Partially peeled dried loofah sponge.
I went out of town for a few weeks toward the end of my first summer growing a loofah plant. It must have rained nicely while I was gone. Upon my return, the lofty loofah vine was growing over one tree to get to another, hiking over the property boundary, and hightailing it up into my neighbor's tall trees. It was growing twenty or thirty feet in many directions. By the fall, I was trimming the loofah once a week so that it did not cover all the plants in its vicinity. Mowing a grass lawn once a week was starting to sound idyllic. Thankfully, winter came soon enough, and the hardy loofah died back, unveiling its abundant crop of sponges, awaiting peeling and de-seeding. I had fun peeling the first few, removing the goo, and flinging the seeds in all directions. I let the sponges bleach in the pool. It got a bit tedious after that. Just how many sponges does one family need? That is a reasonable question to ask before growing a loofah plant. 

How many sponges does one family need?

The next year, although many loofah plants germinated, I only let one loofah grow back. This time I would be more proactive. I resolved to keep the vine small, so that minimal trimming would be required. Alas, the plant got away from me once again. I also found that I couldn't keep up with eating all the fruit. I started freezing loofah, but stopped, when I realized that it would probably take me years to eat it all. I changed course, let the fruit mature on the vine, and invited friends over to pick, peel, and de-seed their own loofah sponges. That was a big hit. Even so, at the end of the year, I decided that I did not want another crop of loofah the next year.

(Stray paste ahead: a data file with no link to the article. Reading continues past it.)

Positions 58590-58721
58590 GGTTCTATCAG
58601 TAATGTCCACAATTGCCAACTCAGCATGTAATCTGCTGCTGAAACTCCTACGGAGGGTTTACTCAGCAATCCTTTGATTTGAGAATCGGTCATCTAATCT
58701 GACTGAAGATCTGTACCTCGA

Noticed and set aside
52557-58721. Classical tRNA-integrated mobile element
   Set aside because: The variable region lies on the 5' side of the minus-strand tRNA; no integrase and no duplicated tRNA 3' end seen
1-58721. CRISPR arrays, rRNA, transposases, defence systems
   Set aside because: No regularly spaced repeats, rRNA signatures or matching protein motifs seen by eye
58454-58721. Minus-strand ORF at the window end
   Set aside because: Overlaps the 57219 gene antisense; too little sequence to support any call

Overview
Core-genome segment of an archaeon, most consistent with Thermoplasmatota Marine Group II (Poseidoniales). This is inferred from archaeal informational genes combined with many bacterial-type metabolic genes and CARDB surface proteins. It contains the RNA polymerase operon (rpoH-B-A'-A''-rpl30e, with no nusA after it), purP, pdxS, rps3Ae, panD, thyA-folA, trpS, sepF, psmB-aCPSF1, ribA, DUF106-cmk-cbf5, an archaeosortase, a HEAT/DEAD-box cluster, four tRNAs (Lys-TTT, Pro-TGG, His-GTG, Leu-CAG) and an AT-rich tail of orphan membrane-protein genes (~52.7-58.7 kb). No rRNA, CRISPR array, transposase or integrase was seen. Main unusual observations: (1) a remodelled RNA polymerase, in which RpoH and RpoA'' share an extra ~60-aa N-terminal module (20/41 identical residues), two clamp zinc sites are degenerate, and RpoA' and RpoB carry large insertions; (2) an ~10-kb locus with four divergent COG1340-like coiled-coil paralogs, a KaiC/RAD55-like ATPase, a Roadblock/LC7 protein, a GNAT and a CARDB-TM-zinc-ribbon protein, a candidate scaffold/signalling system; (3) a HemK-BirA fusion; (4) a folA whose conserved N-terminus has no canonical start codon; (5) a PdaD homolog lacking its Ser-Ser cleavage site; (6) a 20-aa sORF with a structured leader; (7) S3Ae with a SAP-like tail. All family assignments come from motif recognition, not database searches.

Volunteer loofah vine growing out of a mound of wood chips
I cut all the loofah vines back down to the dirt and thought about it no more. Until the following spring. About forty feet away from the loofah plant stood a raised mound, the remains of an oversized load of wood chips. The wood chips had not decomposed and there was no irrigation. Unperturbed by the unwatered wood chips, up popped a loofah plant, vibrant with new spring aspirations. It produced a crop of large, beautiful yellow flowers. We had a dry spell and the plant died. Within a couple of weeks, three more plants popped up in the same area. I let one grow and it produced more glorious flowers. I didn't have the heart to rip it out. This time I really did keep the plant under control with a minor amount of effort. Even so, at the end of the summer, I decided I wanted to grow a ridged loofah plant that might be tastier. I pulled the whole, huge loofah plant up by its roots, which was relatively easy, as it had grown in a pile of wood chips. 

Loofah seedling
Not long afterwards, as I was puttering around outside, I looked upward toward a tall palm tree growing at the back of the property. I thought my eyes were playing tricks on me. I saw loofahs hanging down from the top of the palm, like Christmas ornaments. We are talking 25 feet up in the air, dangling without a care in the world. I traced the vines back to the ground where I had planted the very first loofah plant. All of the leaves wound around the top portion of the palm tree, so I hadn't noticed them. Pachamama was having some fun with me and those loofahs. At first, I decided to leave them there thinking they would bring a smile to my face, every time I looked their way. But over the course of a few weeks, I realized that those loofahs would probably release many seeds, and those seeds would probably germinate. It would be best to take them down. It also dawned on me that I had unwittingly spread loofah seeds all over the yard. Every time I peeled a loofah to make a sponge out of it, I had launched its seeds every which way as I removed them from the sponge-to-be. These seeds had been happily germinating wherever they landed. It was possible that I would be pulling up loofah seedlings for many years to come. 

To be honest, I consider the Loofah Incident, as I like to call it, to be entirely entertaining and educational. Every year, as I pull a few loofah seedlings out of the ground, a sense of amusement overtakes me. I have no regrets, but I do look forward to growing a tastier variety.

For my friends in colder regions: Loofahs like it hot. Do what is necessary to prolong the season. For example, you can start a loofah plant indoors before it warms up enough to plant it outside. On the bright side, it is unlikely that you will have to worry about runaway growth.

No comments: